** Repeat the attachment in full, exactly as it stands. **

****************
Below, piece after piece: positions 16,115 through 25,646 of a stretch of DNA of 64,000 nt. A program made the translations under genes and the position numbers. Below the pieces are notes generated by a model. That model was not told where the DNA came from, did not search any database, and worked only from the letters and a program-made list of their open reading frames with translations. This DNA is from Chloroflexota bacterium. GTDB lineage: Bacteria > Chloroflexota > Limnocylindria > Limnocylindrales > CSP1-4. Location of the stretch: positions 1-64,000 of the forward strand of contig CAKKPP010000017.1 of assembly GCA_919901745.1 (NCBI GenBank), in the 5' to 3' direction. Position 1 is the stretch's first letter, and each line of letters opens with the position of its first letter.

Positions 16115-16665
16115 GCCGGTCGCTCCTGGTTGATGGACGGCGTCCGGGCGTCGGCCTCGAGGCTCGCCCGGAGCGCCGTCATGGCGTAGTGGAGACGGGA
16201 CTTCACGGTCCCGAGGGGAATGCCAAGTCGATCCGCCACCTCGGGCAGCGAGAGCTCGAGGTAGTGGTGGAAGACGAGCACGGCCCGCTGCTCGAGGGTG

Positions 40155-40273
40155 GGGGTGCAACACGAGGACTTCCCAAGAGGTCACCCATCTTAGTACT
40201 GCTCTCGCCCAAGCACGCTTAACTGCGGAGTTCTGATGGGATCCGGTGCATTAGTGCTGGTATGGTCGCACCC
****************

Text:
Below, piece after piece: positions 16,115 through 25,646 of a stretch of DNA of 64,000 nt. A program made the translations under genes and the position numbers. Below the pieces are notes generated by a model. That model was not told where the DNA came from, did not search any database, and worked only from the letters and a program-made list of their open reading frames with translations. This DNA is from Chloroflexota bacterium. GTDB lineage: Bacteria > Chloroflexota > Limnocylindria > Limnocylindrales > CSP1-4. Location of the stretch: positions 1-64,000 of the forward strand of contig CAKKPP010000017.1 of assembly GCA_919901745.1 (NCBI GenBank), in the 5' to 3' direction. Position 1 is the stretch's first letter, and each line of letters opens with the position of its first letter.

Positions 16115-16665
16115 GCCGGTCGCTCCTGGTTGATGGACGGCGTCCGGGCGTCGGCCTCGAGGCTCGCCCGGAGCGCCGTCATGGCGTAGTGGAGACGGGA
16201 CTTCACGGTCCCGAGGGGAATGCCAAGTCGATCCGCCACCTCGGGCAGCGAGAGCTCGAGGTAGTGGTGGAAGACGAGCACGGCCCGCTGCTCGAGGGTG

Positions 40155-40273
40155 GGGGTGCAACACGAGGACTTCCCAAGAGGTCACCCATCTTAGTACT
40201 GCTCTCGCCCAAGCACGCTTAACTGCGGAGTTCTGATGGGATCCGGTGCATTAGTGCTGGTATGGTCGCACCC